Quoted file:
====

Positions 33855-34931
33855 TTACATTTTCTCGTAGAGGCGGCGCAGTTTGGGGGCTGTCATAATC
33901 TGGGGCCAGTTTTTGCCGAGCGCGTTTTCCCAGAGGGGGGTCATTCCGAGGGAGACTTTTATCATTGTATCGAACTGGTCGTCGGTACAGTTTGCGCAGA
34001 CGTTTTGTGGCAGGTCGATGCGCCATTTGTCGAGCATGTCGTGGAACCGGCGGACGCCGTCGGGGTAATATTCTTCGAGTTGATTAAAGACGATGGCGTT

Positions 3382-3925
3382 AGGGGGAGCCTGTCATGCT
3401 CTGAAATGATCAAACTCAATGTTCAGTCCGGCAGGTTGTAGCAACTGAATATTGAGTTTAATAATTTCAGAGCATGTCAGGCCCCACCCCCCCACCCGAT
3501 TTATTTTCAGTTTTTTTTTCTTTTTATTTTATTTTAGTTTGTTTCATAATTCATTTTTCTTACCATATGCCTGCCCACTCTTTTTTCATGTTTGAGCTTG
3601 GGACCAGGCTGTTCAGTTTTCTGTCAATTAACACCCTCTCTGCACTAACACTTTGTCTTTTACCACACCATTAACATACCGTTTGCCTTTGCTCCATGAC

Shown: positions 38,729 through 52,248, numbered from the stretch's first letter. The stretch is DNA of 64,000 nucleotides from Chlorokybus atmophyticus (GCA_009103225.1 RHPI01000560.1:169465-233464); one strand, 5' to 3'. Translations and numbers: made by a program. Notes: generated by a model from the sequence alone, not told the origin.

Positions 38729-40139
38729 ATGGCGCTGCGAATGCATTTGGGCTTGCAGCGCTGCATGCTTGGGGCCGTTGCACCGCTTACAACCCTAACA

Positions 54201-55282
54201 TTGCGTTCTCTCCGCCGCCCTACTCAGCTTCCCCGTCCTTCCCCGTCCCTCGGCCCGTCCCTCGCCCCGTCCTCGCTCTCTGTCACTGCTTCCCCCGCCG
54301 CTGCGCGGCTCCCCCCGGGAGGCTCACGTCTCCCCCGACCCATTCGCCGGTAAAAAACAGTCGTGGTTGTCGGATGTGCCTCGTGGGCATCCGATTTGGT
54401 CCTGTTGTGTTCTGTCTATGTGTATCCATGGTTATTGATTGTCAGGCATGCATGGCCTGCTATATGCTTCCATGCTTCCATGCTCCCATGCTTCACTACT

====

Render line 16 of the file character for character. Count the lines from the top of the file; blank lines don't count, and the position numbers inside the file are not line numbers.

54401 CCTGTTGTGTTCTGTCTATGTGTATCCATGGTTATTGATTGTCAGGCATGCATGGCCTGCTATATGCTTCCATGCTTCCATGCTCCCATGCTTCACTACT